Filename: RC1095.TXT Source: +quot;Teachings of an Initiate+quot; by Max Heindel [PAGE 343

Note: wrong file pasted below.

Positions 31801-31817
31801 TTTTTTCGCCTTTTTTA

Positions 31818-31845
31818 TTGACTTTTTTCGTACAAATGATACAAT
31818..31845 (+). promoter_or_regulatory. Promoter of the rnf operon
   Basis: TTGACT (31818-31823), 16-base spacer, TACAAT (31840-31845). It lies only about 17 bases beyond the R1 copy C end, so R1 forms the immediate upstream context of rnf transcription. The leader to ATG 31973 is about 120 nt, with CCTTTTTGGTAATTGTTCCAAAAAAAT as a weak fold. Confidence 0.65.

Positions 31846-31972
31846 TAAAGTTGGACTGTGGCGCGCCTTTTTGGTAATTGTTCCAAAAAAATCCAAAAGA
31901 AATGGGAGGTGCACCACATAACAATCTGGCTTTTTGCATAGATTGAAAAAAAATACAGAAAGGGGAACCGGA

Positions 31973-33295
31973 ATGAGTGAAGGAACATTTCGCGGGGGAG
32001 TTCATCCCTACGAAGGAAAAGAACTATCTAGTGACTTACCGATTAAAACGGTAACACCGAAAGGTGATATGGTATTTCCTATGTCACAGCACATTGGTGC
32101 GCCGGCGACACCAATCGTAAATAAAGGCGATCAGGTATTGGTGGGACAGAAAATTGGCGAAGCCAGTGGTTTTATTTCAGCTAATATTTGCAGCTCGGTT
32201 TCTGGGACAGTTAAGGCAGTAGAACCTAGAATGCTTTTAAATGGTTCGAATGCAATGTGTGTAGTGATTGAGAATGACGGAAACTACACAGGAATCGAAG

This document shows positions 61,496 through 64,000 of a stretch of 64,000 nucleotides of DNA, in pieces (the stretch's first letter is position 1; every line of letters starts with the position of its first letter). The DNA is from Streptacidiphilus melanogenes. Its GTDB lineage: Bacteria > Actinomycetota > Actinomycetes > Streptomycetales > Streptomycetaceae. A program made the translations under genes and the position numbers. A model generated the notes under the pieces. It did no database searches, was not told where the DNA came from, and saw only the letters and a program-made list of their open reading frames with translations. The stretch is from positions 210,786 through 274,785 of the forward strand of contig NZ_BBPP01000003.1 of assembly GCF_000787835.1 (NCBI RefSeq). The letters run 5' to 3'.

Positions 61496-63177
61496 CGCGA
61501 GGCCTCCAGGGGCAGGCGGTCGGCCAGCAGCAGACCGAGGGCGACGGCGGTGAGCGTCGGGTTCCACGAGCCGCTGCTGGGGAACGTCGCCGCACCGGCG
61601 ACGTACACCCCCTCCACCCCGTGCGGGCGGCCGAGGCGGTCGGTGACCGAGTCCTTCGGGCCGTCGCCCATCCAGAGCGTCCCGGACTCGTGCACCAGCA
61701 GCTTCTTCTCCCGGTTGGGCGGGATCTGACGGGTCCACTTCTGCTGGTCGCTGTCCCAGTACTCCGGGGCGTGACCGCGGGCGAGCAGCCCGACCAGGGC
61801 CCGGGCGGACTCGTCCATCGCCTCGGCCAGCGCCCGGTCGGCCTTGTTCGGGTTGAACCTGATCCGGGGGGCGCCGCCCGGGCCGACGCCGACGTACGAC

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Filename: RC1095.TXT Source: "Teachings of an Initiate" by Max Heindel [PAGE 3438] THE BOW IN THE CLOUD: I have a few preliminary explanations to make, a few reasons why the sub- ject of "The Bow in the Cloud" is taken up. I recently dictated the manu- script for a book which I have since been editing. In the course of the dictation there came up certain points that required investigation, one of them being the life force that enters the body through the spleen. Upon in- vestigating it was seen that this force manifests in different colors, and that in different kingdoms of life it works differently; therefore much was to be looked up before making the information public. A friend, upon read- ing some of the manuscript, sent to his library in Seattle for a book pub- lished about forty years ago called "Babbitt's Principles of Light and Color." I referred to this book and found it most interesting, written by a man who was clairvoyant. After spending an hour studying the book, I turned to investigation myself, with the result that a great deal of new light was [PAGE 3439] shed upon the subject. And it is a deep and profound subject, for the very life of God seems to be embodied in these colors. Among other things, in tracing back through the Memory of Nature, in re- gard to light and color I came to a point where there was no light, as has been shown in the "Rosicrucian Cosmo-Conception." Then I followed the dif- ferent stages of planetary formation and on down to the point where the bow was seen in the cloud. The whole investigation made such a profound impres- sion upon me as to fill me with devotion. It is stated in the Bible that "God is Light," and nothing can reveal to us the nature of God in the same degree as that symbol. If a clairvoyant went back into the far, dim past and looked upon this planet as it was then formed, he would see at first, as it were, a dark cloud, without form, com- ing out of chaos. Then he would see this cloud of virgin substance turned by the Creative Fiat into light--its first visible manifestation, a luminous fire mist. Then would come a time when moisture gathered around that fire mist, and later the period spoken of as the Moon Period would arrive. Still later would come the darker and more dense stage called the Earth Period. In the Lemurian Epoch the first incrustation of the earth began when the seething, boiling water was evaporated. We know that when we boil and reboil water, it incrusts the kettle; likewise the boiling of the moisture on the outside of the fiery earth ball formed the hard and crusty shell that [PAGE 3440] constitutes the surface of the earth. The Bible says relative to the next epoch that it did not rain upon the earth, but a mist went forth from the earth. From the damp earth at that time there issued a mist that completely surrounded it. Then it was impossible for us to see the sunlight as we do now; the sun had the appear- ance of an arc light of the present time on a dark night; it had an aura around it. In that misty atmosphere we dwelt in the early period of Atlantis. Later there came a time when the atmosphere cooled more and more and the moisture was condensed into water, finally driving the Atlanteans from their land by a flood such as is recorded in the various religions. At the time when that misty atmosphere enwrapped the earth, the rainbow was an impossibility. This phenomenon usually occurs when there is a clear atmosphere in some places and a cloud in others. There came a time when hu- manity saw the rainbow for the first time. When I looked upon that scene in the Memory of Nature, it was most wonderful. There were refugees who were driven from Atlantis, which is now partly under the Atlantic Ocean; it also included parts of what are now known as Europe and America. These refugees were driven eastward till they came at last to a place where the land was high, where the atmosphere had partially cleared, and where they saw the clear sky above. Of a sudden there came up a cloud, and from that cloud [PAGE 3441] came lightning. They heard the roll of thunder, and they who had escaped peril by water and had fled under the guidance of a leader whom they revered as God, turned to Him to ask, "What have we come to now? Shall we be de- stroyed at last?" He pointed to the rainbow that stood in the cloud and said: "No, for so long as that bow stands in the cloud, so long shall the seasons come one after another in unbroken succession"; and the people with great admiration and relief looked upon that bow of promise. When we consider the bow as one of the manifestations of Deity, we may learn some wonderful lessons of devotion, for while we look upon the light- ning with awe and hear the thunder with fear, the rainbow in the sky must always provoke in the human heart an admiration for the beauty of its seven- fold path of color. There is nothing to compare with that wonderful bow, and I wish to call your attention to a few physical facts concerning it. In the first place the rainbow never appears at noon; it is always after the sun has passed downward and has traversed more than half the distance from the meridian to the horizon that the rainbow appears, and the closer the sun is to the horizon, the larger, clearer, and more beautiful it is. It never appears in a clear sky. It usually has for its background the dark and dreary cloud, and it is always seen when we turn our face from the sun. We cannot look towards the sun and at the same time see a rainbow. [PAGE 3442] When we look upon the bow from below, it appears as a half circle above the earth and us. But the higher we get, the more of the circle we see, and in the mountains, when we reach a sufficient height above the rainbow, we see it as a sevenfold circle--sevenfold like the Deity of whom it is a manifes- tation. Now with these physical facts before us, let us go into the mystic inter- pretation of the subject. In ordinary life when we are at the height of our physical activity, when prosperity is the greatest, when everything looks bright and clear to us, then we do not need the manifestation of the divine light and life. We do not need that covenant, as it were, that God made with man upon his entry into the Aryan Epoch. We do not care about the higher life; our bark is sailing upon summer seas, and we care for nothing else; everything is so good to us here that there seems no reason why we should look beyond. But suddenly there comes the tempest, a time in every life when sorrows and troubles come upon us. The storm of disaster tears away from us every physical foundation, and we stand, perhaps, alone in the world in sorrow. Then when we look away from the sun of physical prosperity, when we look to the higher life, we shall always see upon the dark cloud of disaster the bow that stands as the covenant between God and man, showing that we are always able to contact the higher life. It may not be best for us then to do so, [PAGE 3443] for we all need a certain material evolution, which is best accomplished when we do not contact too closely the higher life. But in order to evolve and progress and gradually seek a higher and higher state of spirituality, there must in time come to us troubles and trials which will bring us into contact with the higher life. When we can look upon trial and tribulation as a means to that end, then sorrows become the greatest blessings that can come to us. When we feel no hunger, what do we care about food? But when we feel the pangs of starvation and are seated before a meal, no matter how coarse the fare, we feel very thankful for it. If we sleep every night of our lives and sleep well, we do not appreciate what a blessing it is. But when we have been kept awake night after night and have craved sleep, then when it comes with its corresponding rest, we realize its great value. When we are in health and feel no pain or disease in our bodies, we are prone to forget that there ever was such a thing as pain. But just after recovering from an illness or after we have suffered much, we realize what a great blessing health is. So in the contrast between the rays of the sun and the darkness of the cloud, we see in the latter the bow that beckons us on to a higher life; and if we will only look up to that, we shall be much better off than if we con- tinue in the paths of the lower life. Many of us are prone to worry over little things. This reminds [PAGE 3444] me of a story recently printed in one of our papers of a little boy who had climbed a ladder. He had been looking up as he was climbing, and had gone so far up that a fall would have meant death. Then he stopped and looked down, instantly becoming dizzy. When we look down from a height, we become dizzy and afraid. But some one above called to him and said: "Look up, little boy. Climb up here, and I will help you." He looked up, and at once the dizziness and fear left him; then he climbed up until taken in at a window. Let us look up and endeavor to forget the little worries of life, for the bow of HOPE is always in the cloud. As we endeavor to live the higher life and climb the sublime heights toward GOD, the more we shall find the bow of peace becoming a circle and that there is peace here below as well as there above. It is our duty to accomplish the work we have to do in the world, and we should never shrink from that duty. Still we have a duty to the higher life, and it is in the interests of the latter that we gather to- gether on Sunday night and by massing our aspirations advance toward the spiritual heights. We should remember that we each have within a latent spiritual power that is greater than any worldly power, and as it is unfolding, we are respon- sible for its use. To increase that power we should endeavor to devote part of our leisure time to the cultivation of the higher life, so that when the [PAGE 3445] cloud of disaster comes upon us, we shall by the aid of that power find the bow within the cloud. As the bow is seen at the end of the storm, so when we have gained the power to see the bright rainbow in our cloud of disaster, the end of that disaster has come, and the bright side begins to appear. The greater the disaster, the greater the needed lesson. When on the path of wrong doing we sooner or later are kindly but firmly whipped into line by the realities of life, and forced to recognize that the path of truth is up- ward and not downward and that God rules the world. THE RESPONSIBILITY OF KNOWLEDGE: At the time in the far, dim past when we began our lives as human beings we had had very little experience, and consequently we had very little re- sponsibility. Responsibility depends upon knowledge. The animals, we find, are not amenable to the law of causation from the moral standpoint, although of course, if an animal jumps out of a window, it is amenable to the law of physical causation, inasmuch as when it falls upon the ground beneath, it may possibly break a limb or cause itself some injury. If a man should do the same thing, he would be amenable to the law of responsibility in addi- tion to the law of cause and effect. There is for him a moral responsibil- ity, for he knows better, and he has no right to injure the instrument that has been given him. So we see that we are morally responsible according to our knowledge. As we have gone through the experiences of many lives, more and more [PAGE 3446] faculties have become ours, and we are born each time with the accumulated talents which are the results of the experiences of those lives. We are re- sponsible, therefore, for the way we use them. It is necessary that we should put these talents to use in life, for unless we do, they will atrophy just as surely as will the hand that is not used and that hangs limp and idle by the side. Just as surely as that hand atrophies, so surely will our spiritual faculties atrophy unless we put them to usury and gain more. There can be no resting, no halting on this path of evolution which we are treading; we must either go forward or else degenerate. There is, then, evidently much responsibility attached to knowledge. The more knowledge we have, the more responsibility we have--that is very plain. But looking at it from the still deeper viewpoint of the occult scientist, there is a responsibility attached to knowledge which is not ordinarily per- ceived by humanity, and it is this particular phase of responsibility that we wish to discuss here. Mabel Collins avers that the story in her book called "THE BLOSSOM AND THE FRUIT, OR THE STORY OF FLETA, A BLACK MAGICIAN," is a true story. She states that the material for this story was brought from a far distant coun- try in a very strange manner, and that from the standpoint of one who knows, there are in it some of the very deepest truths pertaining to the gaining of knowledge and its use. We are told there how Fleta in the beginning of her [PAGE 3447] embodiments, while still in the savage state, murdered her lover, and that from that murder, through the cruelty involved in it, she obtained a certain power. That power, naturally, according to the deed, went in the direction of black magic. Therefore in the life with which the story deals, she pos- sessed the power of a black magician. She forced her lover to kill an entity in order that she might gain new power. It was in this black manner that she utilized her knowledge. There is a very deep truth here. All knowledge that is not saturated with life is empty, purposeless, and useless. The life that gives power to knowledge may be obtained in various ways, and may also be put to use in various ways. Once it has been obtained, it may be stored in a talisman, and then used by others for a good or for an evil purpose according to the character of the one who uses it. If it is stored within the one who devel- ops the power himself, then it will be used according to the character of that man or woman. This is on the same principle that we may store up elec- tricity in a battery, so that it may be taken away from the electric station and used for a variety of purposes by others than the one who stored it. So, also, the dynamic power that comes through the sacrifice of life for the purpose of gaining occult power, may be used in one way or the other if stored in a talisman. We see this great fact in life particularly illustrated in the legend of [PAGE 3448] Parsifal. In this beautiful legend, the cleansing blood of the Savior, given in noble self-sacrifice--not taken from another--was received in a vessel which then became a talisman, and was capable of giving spiritual power to many who looked upon it if they were pure, chaste, and harmless. We have also the symbol of the spear which was the cause of the wound from which the blood flowed. This was stained with the cleansing blood, which made it a talisman that could be variously used. during the reign of Titurel the Grail mystery was powerful; but when th Grail was given over to Amfortas, son of Titurel, he went out armed with the holy spear to slay Klingsor. He then ceased to be harmless; he wanted to pervert that great spiritual power and use it to slay an enemy. Even though it was an enemy of the good, it was not right to use that power for that purpose, and therefore the power turned against him. He had ceased to be chaste, pure, and harm- less, and then the power gave him the wound that would never heal. So it is also in other cases. We read of David the bloody man of war, who was forbidden by the Lord to build the Temple. Even though that Lord was a god of war, having had to punish nations in order to bring them into the right, He could not use the instrument which had been soiled by the blood of His wars for the purpose of building a temple. That had to be left to David's son, Solomon, the man of peace. We are told how Solomon desired wisdom, great knowledge, not in [PAGE 3449] order that he might gain the victory over his enemies, not in order that he might increase his territory and make his people a great nation, but in or- der that he might better rule the people who had been placed under his care; and knowledge was given to him abundantly. We also learn how Parsifal, the antithesis of Amfortas, was the offspring of a man of war, a bloody man, who died. Through herzleide, heart afflic- tion, the posthumous child Parsifal came into the world. In the first part of his career he used the bow, but at a certain stage he broke it, became chaste, pure, and harmless, and by the power of these qualities stood firm in the day of temptation, and wrested the spear from Klingsor, who had had it since the day when Amfortas lost it. Parsifal, in his wanderings between the time when he received the speak and the time when he returned to the Grail Castle, was beset by many temptations and much sorrow, trouble, and tribulation. Men had sought his life, and many times he realized that he might have saved himself by the use of the holy spear if he would have turned it against his enemies. But he knew that the spear was to be used not for hurt but for healing; he realized the sacredness of the power which the sacrificial blood had given to the talisman, and that it must only be used for the very highest purpose. So we find everywhere that those who come into possession of spiritual [PAGE 3450] power will never make use of it for any selfish purpose. No matter what trouble comes to them, they stand firm on that point. No matter how hard they may be beset, they never for a moment think of prostituting their power for selfish gain. Though such a one, if he likes, may feed five thousand who are hungry and way from their source of supply, he will not take even one little stone and turn it to bread to appease his own hunger. Although he may stand before his enemies and heal them, as the Christ healed the ear of the Roman soldier, he will refuse to use spiritual power to staunch the blood that flows from his own side. It has always been said of such men that "others they saved, themselves they would not save." They could always have done so, for the power is great. But if they had so used it, they would have lost it; they had no right to thus prostitute their power. Then there is a different kind of mystery from that of the Grail. For instance, John the Baptist's head was placed upon a platter after he had been sacrificed, and others derived a certain power by looking upon that spectacle. The Greek myth tells us of Argus, who had so many eyes that he could see everywhere--he was clairvoyant. But he used his power for a wrong purpose, and Mercury, the god of wisdom, cut off his head, and took away the power. Every time that a man seeks to use spiritual knowledge and power in a wrong way, he will lose them; they cannot remain his. [PAGE 3451] Even when we look at knowledge from a scientific standpoint, we realize that it takes life, for every thought which we think breaks down tissue in our brain, which is built of little cells. Every cell has its own indi- vidual cell life, and that life is destroyed by thinking, or rather, the form is destroyed so that the life can no longer manifest in it. There is always the taking of life in whatever direction we go after knowledge. There are those who take life in scientific experiments out of pure curios- ity. There are those who are cruel in the taking of life, as in vivisec- tion, and here, when the quest of knowledge is pursued solely from the mo- tive of curiosity, there is a dreadful debt laid up against a future day, for the equilibrium will surely be restored. So we find it in the case of Fleta, that the sacrifice of life at one time in the physical world was followed by sacrifice in another world; but through it she gained a power that brought her even to the very temple doors, where she stood and demanded Initiation. Her motives, however, like those of Klingsor, were not pure. She was not chaste, not fitted to have spiritual power in its full measure and to be counted as one of the helpers of humanity; therefore she was banished from the door of the temple, and died the death of the black magician. A veil hangs before that death, and we are not told what is behind it. Those things are perhaps better left un- told. But the lesson is just as valid, that we cannot take life nor in a wrongful way amass knowledge without incurring a dreadful liability thereby. [PAGE 3452] The only reason which is satisfactory and proper for the quest of knowledge is that we may thereby serve and help the race in a more efficient way. At the present time the sacrifice of life in obtaining knowledge is un- avoidable; we cannot help it. But we should seek that knowledge with the purest and the bet of motives, for the life that we destroy is legion. The occultist, who sees the life that is coming to birth, the elemental life which is seeking embodiment and which is deprived of its forms by the pro- cess of obtaining knowledge, is amazed sometimes at the vast loss of the separate life that is thus sacrificed, and sacrificed to no good purpose. Therefore we reiterate that no one has the right to seek knowledge unless with the purest and the best of motives. If, on the other hand, we walk the path of duty, if we seek to do those things well and thoroughly which come to our hands, and if we have spiritual aspirations without aiming to force spiritual growth, then we shall be com- paratively easily fitted for having higher powers. It is a beautiful fea- ture of the Rosicrucian exercises that they not only give us spiritual knowledge, but they fit us for having that knowledge. We must learn to walk the path of duty, to live the good life. Never mind a long life; so many people, as Thomas a Kempis says, are concerned with living a long life. But never mind this. Rather, let us strive each day to do our duty; then we [PAGE 3453] shall surely be fit to have the higher knowledge that goes with exalted pow- ers. No matter what our sphere, there is always a place where we may make use of our knowledge, not to preach sermons, not to talk to people from morning till night about the things we know that they may admire our knowledge, but that we may live the spiritual life among them, that we may stand to them as living examples of our teachings. There is for everyone of us this opportunity. We need no look very far for it; it is right here. Thomas a Kempis has expressed this in a manner which only a mystic can do. He has given the idea in such beautiful words that it would pay us well to read and ponder a few of them in his "Imitation of Christ." He says: "Every man naturally desireth to know, but what does knowledge avail without the fear of God. Surely, an humble husbandman that serveth God is better than a proud philosopher who studies the course of the heavens, and neglecteth himself.....The more thou knowest, the heavier will be thy judg- ment unless thy life be also the more holy. Be, therefore, not puffed up, but rather fear for the knowledge that is given thee. If it seem to thee that thou knowest much, remember that there are many things which thou [PAGE 3454] knowest not. Thou knowest not how long thou mayest prosper in well doing." Therefore let us remember that we should not seek after knowledge simply for the sake of knowledge, but only as a means to the living of a better and a purer life, for that alone justifies it. THE JOURNEY THROUGH THE WILDERNESS: Our subject is taken from the Bible story of "The Temple in the Wilder- ness," and we shall endeavor to interpret it from the standpoint of the Rosicrucian teachings. It may seem to those who have not studied these teachings that one interpretation is as valid and as worthy of belief as an- other, but further consideration of the subject may give a somewhat differ- ent opinion. Peter, in his second Epistle, first chapter and 20th verse says: "Knowing this first, that no prophecy of the Scriptures is of any private interpretation." In our daily life we understand that if our opin- ion on any subject is to be considered valuable, that opinion must be based upon a certain amount of knowledge of the subject. The testimony of wit- nesses in a court is based upon this principle. If a person well qualified by study or experience expresses an opinion upon a subject, he is listened to with respect and receives due consideration. It should be the same with one interpreting the Scriptures. [PAGE 3455] You will notice that Peter says that the Scriptures are not of private interpretation. The Roman Catholics have held during many centuries (and have been censured for so maintaining) that they are an authority on inter- pretation of the Scriptures. There is some foundation for this position, for every Pope who has ever been at the head of the Vatican, with one excep- tion, has had his spiritual sight unfolded. It is not claimed that the Popes have wielded their power wisely, but nevertheless they have not been blind leaders of the blind. It is such a claim that Peter makes for himself. He says, "We have not followed cun- ningly devised fables when we made known unto you the power and coming of our Lord Jesus Christ, but were eyewitnesses of His majesty." (II Peter, 1:16) "Have I not seen Jesus Christ our Lord?" says Paul in the 9th chapter of First Corinthians, first verse. There is thus a foundation for their writings and their teaching, and this foundation is that they have seen and heard. We might go further and show that those who were associated with the Christ when He was upon earth had spiritual sight. They had been taken upon the Mount of Initiation, there they saw Moses and Elijah, who had both long since passed out and were no longer in the physical world. They beheld them, and saw and heard things whereof they might not speak. Therefore by the unfoldment of the sixth or spiritual sense they had a foundation for their teaching. They were capable [PAGE 3456] of interpreting the teaching given them, the proof of which they had seen. In the Rosicrucian Fellowship we do not believe that the power of spiritual sight is given only to the few but that it is a faculty to be acquired by every human being in the course of his or her spiritual unfoldment. Some day we shall all acquire spiritual sight, and then we shall know that the things previously stated are true. There are some among us who have unfolded spiritual sight, and have by that unfoldment acquired the ability to see beyond the veil, to read from the Memory of Nature, and to find reflected therein from a higher world the causes that produced our present civilization. Some can also see into the future, and thus know of the future work of evolution. The Scriptures have not been taken up by the writer and interpreted according to his personal understanding, but this in- formation is the result of an understanding obtained by means of spiritual vision. In the first place let it be understood, as previously said in speaking of the Christian mysteries, that the four Gospels are not merely accounts of the life of a single individual, written by four different people, but that they are symbolical of different Initiations. Paul says, "Until Christ be formed in you." Everyone will some day go through the four stages that are depicted in the four Gospels, for everyone is unfolding the Christ spirit within himself. And in saying this of the four Gospels, we may also apply the same assertion to a great part of the Old Testament, for it is a [PAGE 3457] wonderful book of occultism. When we hoe potatoes, we do not expect to find only potatoes and no earth; neither should we expect to dig into the book we call the Bible and find every word an occult truth, for as there must be soil between the potatoes, so must there be dross between occult truths in the Bible. The four Gospels were written in a manner such that only those who have the right to know can unveil what is meant and understand the underlying facts. So likewise in the Old Testament we find great occult truths that become very plain when we can look behind the veil that blinds most of us. Many for the present must forego occult sight in order to master the condi- tions of material evolution and thereby perfect themselves for the pursuits of the material world. But we of the Western world are now on the occult arc; we are on the shore of the spiritual sea, where we individually shall gather the pearls of knowledge that have been hidden by the matter that has blinded us. We will now discuss a form of Initiation depicted in a part of the Bible, describing the journey of man from the clod to God. When we enter into the collection of writings which we call the Bible, we find that it begins with five books which are commonly called the five Books of Moses. These tell of the journey of a so-called "chosen people" from Egypt to a promised land, and how they passed through the water called the Red Sea, guided in a manner called supernatural; after many, many years and after many of those who [PAGE 3458] first set out upon that journey had perished, they finally reached the land that was promised. And yet Paul in his letter to the Hebrews speaks of that covenant as having been unable of fulfillment, for that which should have been accomplished failed. This is a fact. When we make a law, there is also a means for transgressing that law; therefore it is impossible for law to save. There was a time when humanity was in such a state that it was impossible to guide them at all without law--law telling them in all cases what they must do and what they must not do. Therefore it was the mission of their leader to give them such laws, and these were embodied in the five Books of Moses. Historically the Israelites were a people who traveled not from Egypt to Palestine, but who were taken by their leaders from doomed Atlantis, where the condensing moisture in the atmosphere caused floods that rendered the land uninhabitable, into the central part of Asia. This com- pany of men and women had been selected as a nucleus for a chosen race, and they have since become what is known as the Aryan race. While this may be a historical interpretation, still there is within this story a great spiritual lesson, particularly in that part of the story which we are con- sidering. In the COSMO-CONCEPTION is given an illustration of two men standing on a street corner; one knocks the other down. An observer might say that an [PAGE 3459] angry thought knocked the man down. Another would contradict that statement and say that he saw the arm lifted and a blow landed upon the man's face, causing him to fall to the ground. The latter version is true, but there was a thought also; the arm was but an irresponsible instrument. It is thought that moves everything, and when we look upon the hidden or occult side of effects, we get a far deeper understanding of causes. It is from this viewpoint that we shall speak of the Temple in the Wilderness. In our Bible there is a description of the first people upon earth. They are called Adam and Eve; but properly interpreted this means the human race, which gradually arrogated to itself the power of procreation and thereby be- came free agents. Humanity was thus given its freedom and made responsible to the law of Consequence, for it had arrogated to itself the power to cre- ate new bodies, and was then separated from th Tree of life and the state which we are now cognizant of as etheric. When we learn that we have a vi- tal body made of ether, and that it is the tree of life to everyone of us and furnishes us the vitality whereby we are enabled to make the movements of the body, we may understand why the power to recreate and regenerate our- selves was taken away from us lest we learn how to vitalize the imperfect dense body; and we also see why as stated in the Bible, there were placed at the gate of the Garden of Eden Cherubim with flaming swords to guard that region. [PAGE 3460] This story is told in the beginning of the Bible, but in the end of the book, in Revelation, we are told about a city where there is peace among the people. Two cities are mentioned in the Bible; one, Babylon, a city of sor- row and tribulation, where confusion started, where humanity first became estranged, one from another, where brotherhood ceased; also another city, a new one, a New Jerusalem, is described where there will be peace. We are further told in Revelation that in this New Jerusalem is the Tree of life, symbolizing the power to regenerate ourselves, whereby we shall regain that health and beauty that we at present lack. It was for a good purpose that this power was taken away. It was not through malice in order that man should suffer in sorrow and pain, but be- cause it was only by repeated existences in an inferior body that we could learn to build for ourselves such a vehicle as would be fit to immortalize. Man gradually came down from the etheric state as easily then as he can to- day dwell in the present three elements of the physical world. In the past etheric state he contacted internally the life currents that we now contact unconsciously. He was then able to center the energy of the sun in his body and draw it in a manner different from that at present used. This power was gradually taken away from him as he entered the more solid state of the present. Then began the journey through the wilderness, a wilderness of space and [PAGE 3461] of matter; and we shall continue to so journey until we reenter the etheric realm consciously--that realm called the New Heaven and the New Earth, where righteousness will dwell and where there will be no more sin. At the present time we are still traveling through the wilderness of space, as we shall see if we study the Bible understandingly. Not the English version, however, as that was prepared by translators who were hampered by an edict of King James instructing them not to translate anything that would in any manner interfere with the existing belief of that time. The first thing that we learn from the occult point of view about the temple that was built in the wilderness is that Moses was called into the mountain and there shown certain patterns. You will remember we have been told in the COSMO-CONCEPTION that in the heaven world there are pattern pictures--archetypes. We find in the Greek language the word "APXN" meaning "in the beginning," that is, the commencement. The Christ says of Himself, or rather the Initiate who understands his divinity says: "I am the begin- ning (APXN) and the end." There is in that word "beginning" (APXN) the nucleus for everything we have here. In the temple there was placed an ark, and the ark was arranged in such a manner that the staves could not or should not be taken out of it; during the whole journey through the wilderness those staves must remain there. They were never removed until the ark was taken into the temple of Solomon. [PAGE 3462] We see here a state where a certain symbol, an archetype, something that comes from the beginning, is made in such a manner that it can be taken up at any time and carried further on. In that ark was the nucleus around which everything in the temple centered. There was the magical rod of Aaron, and there was the pot of manna; also the two tablets of the law. We have here described a perfect symbol of what man really is, for all the while he is going through this vale of matter and is traveling con- tinually from one place to another, the staves are never under any condition removed. They are not removed until he comes to that state symbolized in Revelation where it is said, "Him that overcometh will I make a pillar in the temple of my God; and he shall go no more out." During all the time that has intervened from the moment when man com- menced his passage through matter, he has had that spirit of peregrination. He does not remain stationary. Every so often the temple was taken up, an the ark was carried farther on to a new place. So also is man taken from place to place from environment to environment, from condition to condition. It is not an aimless journey, for it has for its goal that promised land, the New Jerusalem, where there shall be peace. But while man is on this journey he must know that there will be no rest and no peace. This is the result of the law which man has transgressed in a certain sense. It was not designed at the beginning that we should go through such [PAGE 3463] an evolution as this, such a vale of sorrow and tears as we have been and are passing through. We are told that the creative force that was latent within and that we are just beginning to use constructively was first used by us under the direction of the angels, who took care that procreation was carried on at times when the planetary conditions were favorable. Then par- turition was painless. Everything was good on the earth. The Lord had made everything so that it was good. But there came a time when the Lucifer spirits, whom we recognize as the stragglers from the angel evolution, had to have a brain in order that they might function in the physical world. Therefore they showed us how we might use our creative force in a manner in- dependent of the guidance of the angels, so that when a body was cast off in death, as it had to be when it became useless, it would be possible for the human being to create another body. So we have these two classes working in different parts of the body: the Lucifer spirits, that have since worked on us through the spinal cord and the brain; and the angels who have charge of the propagative faculty in so far as it does not interfere with our own action. Here, at this point, is where free will and choice come in and also the Law of Consequence. The animals are not responsible in the way we are; if an animal jumps from a height, it hurts itself in a physical manner, but there the responsibility ends; while if we should do the same thing, we should incur similar physical [PAGE 3464] results and in addition a moral responsibility, for we know better than to injure the physical vehicle unnecessarily. Thus the Law of Consequence at- taches to every act of a human being when free will is attained. Whatever we do that is wrong has in some way to be brought to our notice. Sorrow and pain have been the taskmasters who have guided us aright, and in order that we might in time know how to do right, the Law of Consequence was given. In the ark, which symbolized the human being, there were placed the tablets of the law, and there was also placed the pot of manna. The word "manna" signifies not bread that came from heaven but the thinker, the Ego, which descended from the higher spheres. In almost every language we have the word "man." In Sanskrit, German, Scandinavian, etc., the root is the same. In the ark is the thinker, and he is being carried about in the temple in the wilderness during the present stage of his evolution. There is in us also the spiritual power symbolized by the rod of Aaron. Aaron's rod, we remember, was one that budded when all others remained bar- ren. There is in each one of us a spiritual power that has become latent during the time we have been going through the pilgrimage of matter, and it is for us to awaken this power. We have spoken a number of times about this spiritual power--how the use of it brings blessings into the world when used [PAGE 3465] as Parsifal used it, and how when misused, as did Amfortas, it brings sor- row. This spiritual power is latent at the present time because humanity, sym- bolized by the traveling ark, has not fitted itself to receive it. We are too selfish, and we must cultivate unselfishness before we shall be trusted to wield this wonderful power. Peter is very emphatic in regard to the teachers who may come among us, when he speaks of false teachers and says they will make merchandise of us. Such are they who have lessons in this, that, and the other kind of spiritual science to sell, more than likely in astrology, at perhaps five dollars per lesson. They have these things to give us for the coin of the realm, but we must remember that it is not money but merit that counts in spiritual attainment every time, and it is impos- sible to initiate a man into higher spiritual powers for a few dollars or any material consideration. Just as it is necessary to load the pistol be- fore pulling the trigger will cause the explosion, so also is it necessary that we have stored up within ourselves the force, the spiritual power sym- bolized by Aaron's rod, before we can have that power turned to its proper and legitimate use. And this is one of the great lessons in the story of the ark. If we continue to travel and travel, take rebirth after rebirth, and do not at some time learn to obey the voice of God, hold His commandments holy, and live the good life, we cannot expect to reach the City of Peace, but [PAGE 3466] must be content to remain in the land of sorrow and suffering. How then are we to unfold our spiritual power? What is the way, the truth, and the life? We have had the threefold path shown us in the glori- ous teaching of the Christ. Ordinary humanity all over the world are being worked upon by law, which works upon the desire body and holds it in check. The thinker is pitted against the flesh. But under law no one can be saved. We also have the vital body spoken of in our teaching. This is the vehicle, as Paul has said, of love and attraction. If we can overcome the passionate side of our nature, if we can get away from the lower vibrations of love, if we can cultivate within ourselves purity, and if we can withstand temptation as did Parsifal and live the pure life, then every day we cultivate within ourselves a power. This power is the power of love, which will express itself in our lives in service, and gradually it will accumulate to such an extent that it will be like the powder in the loaded pistol. Then the Teacher will come to us and show us how to liberate the power we have stored up within our being. It depends upon ourselves how long we shall travel in the wilderness. Everyone of us has the power latent within that will bring him or her into the City of Peace, a place apart from sorrow and suffering. Everyone of us can and must make the start sometime, and the first step is purification, [PAGE 3467] for without the pure life there can be no spiritual advancement. "Ye cannot serve God and mammon," it is said. But mammon is usually interpreted to mean the gold of the world. Yet a man may remain in his business and take care of it for the good of all, not for his own selfish greed and interest, doing everything possible for others, and not be serving mammon no matter how much he may be accumulating. A person may love only a few around him, but there is a higher love that flows out to others not in his own circle which must be observed. Every duty must be fulfilled that we may thereby take advantage of the higher opportunities that are ever opening up before us. And so we must all learn our lessons in service: service to humanity, service to animals, service to our younger brothers, service everywhere. This alone will bring us out of the "wilderness." It is said that those who were highest in the temple were those who served; and the Christ said, "He who would be the greatest among you, let him be the servant of all." Let us all strive to render this service. It is easy to do if we will. Then some day in the not far distant future we shall hear that gentle voice, the voice of the Teacher, which comes to everyone who serves and who listens to the voice of God. Continued with file "RC1096.TXT" End of File